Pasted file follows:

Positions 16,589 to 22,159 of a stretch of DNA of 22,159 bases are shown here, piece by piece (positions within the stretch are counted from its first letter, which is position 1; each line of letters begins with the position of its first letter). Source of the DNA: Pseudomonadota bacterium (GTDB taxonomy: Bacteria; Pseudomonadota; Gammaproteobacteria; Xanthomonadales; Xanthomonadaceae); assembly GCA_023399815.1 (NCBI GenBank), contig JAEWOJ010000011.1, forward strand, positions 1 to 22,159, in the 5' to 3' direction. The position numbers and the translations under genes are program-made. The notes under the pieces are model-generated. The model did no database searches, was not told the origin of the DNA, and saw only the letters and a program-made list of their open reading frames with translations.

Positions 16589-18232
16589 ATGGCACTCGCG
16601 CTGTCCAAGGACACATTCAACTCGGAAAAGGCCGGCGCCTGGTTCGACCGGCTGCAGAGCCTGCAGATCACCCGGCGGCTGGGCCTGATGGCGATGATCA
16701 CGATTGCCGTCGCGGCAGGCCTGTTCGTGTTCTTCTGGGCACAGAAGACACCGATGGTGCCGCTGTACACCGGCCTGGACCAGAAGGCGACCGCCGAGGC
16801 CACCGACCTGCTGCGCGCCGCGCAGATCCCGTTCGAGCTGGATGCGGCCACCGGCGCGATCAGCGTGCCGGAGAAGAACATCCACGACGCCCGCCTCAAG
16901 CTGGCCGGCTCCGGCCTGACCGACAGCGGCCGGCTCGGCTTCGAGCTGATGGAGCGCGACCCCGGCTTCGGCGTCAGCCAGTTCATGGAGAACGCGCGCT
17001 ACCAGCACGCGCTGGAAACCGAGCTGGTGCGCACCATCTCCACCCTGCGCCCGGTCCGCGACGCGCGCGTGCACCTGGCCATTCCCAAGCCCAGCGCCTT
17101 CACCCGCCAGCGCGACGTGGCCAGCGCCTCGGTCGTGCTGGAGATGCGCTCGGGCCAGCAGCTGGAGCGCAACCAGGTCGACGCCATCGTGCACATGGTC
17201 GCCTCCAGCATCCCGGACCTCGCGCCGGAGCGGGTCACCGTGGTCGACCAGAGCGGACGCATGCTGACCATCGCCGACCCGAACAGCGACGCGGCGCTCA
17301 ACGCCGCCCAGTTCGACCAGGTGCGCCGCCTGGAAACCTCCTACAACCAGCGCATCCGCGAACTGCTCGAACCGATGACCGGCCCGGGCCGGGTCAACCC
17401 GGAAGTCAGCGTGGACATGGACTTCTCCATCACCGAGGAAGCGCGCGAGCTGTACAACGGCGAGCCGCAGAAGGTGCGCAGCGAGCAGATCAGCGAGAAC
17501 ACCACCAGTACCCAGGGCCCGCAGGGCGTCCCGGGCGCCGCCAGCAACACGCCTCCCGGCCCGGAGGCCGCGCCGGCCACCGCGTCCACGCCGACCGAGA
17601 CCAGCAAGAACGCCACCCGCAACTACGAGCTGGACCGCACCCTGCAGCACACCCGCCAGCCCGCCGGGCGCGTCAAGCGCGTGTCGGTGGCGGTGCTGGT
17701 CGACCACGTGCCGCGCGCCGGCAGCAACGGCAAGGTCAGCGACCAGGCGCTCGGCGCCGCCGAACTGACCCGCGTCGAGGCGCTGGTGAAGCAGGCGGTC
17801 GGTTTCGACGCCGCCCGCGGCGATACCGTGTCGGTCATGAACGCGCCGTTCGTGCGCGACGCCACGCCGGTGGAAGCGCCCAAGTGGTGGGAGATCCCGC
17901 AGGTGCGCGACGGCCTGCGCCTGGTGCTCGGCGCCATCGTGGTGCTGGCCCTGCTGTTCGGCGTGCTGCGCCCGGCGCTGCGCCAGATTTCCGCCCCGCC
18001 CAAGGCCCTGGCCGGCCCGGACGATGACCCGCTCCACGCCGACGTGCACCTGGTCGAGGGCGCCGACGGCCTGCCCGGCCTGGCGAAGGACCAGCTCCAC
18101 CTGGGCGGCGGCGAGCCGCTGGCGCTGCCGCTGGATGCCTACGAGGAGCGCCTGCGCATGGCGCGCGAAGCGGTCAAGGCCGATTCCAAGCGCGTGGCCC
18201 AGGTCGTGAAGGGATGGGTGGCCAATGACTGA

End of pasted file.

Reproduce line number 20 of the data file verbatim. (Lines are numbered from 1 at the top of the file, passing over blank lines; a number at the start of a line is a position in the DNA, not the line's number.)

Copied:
18201 AGGTCGTGAAGGGATGGGTGGCCAATGACTGA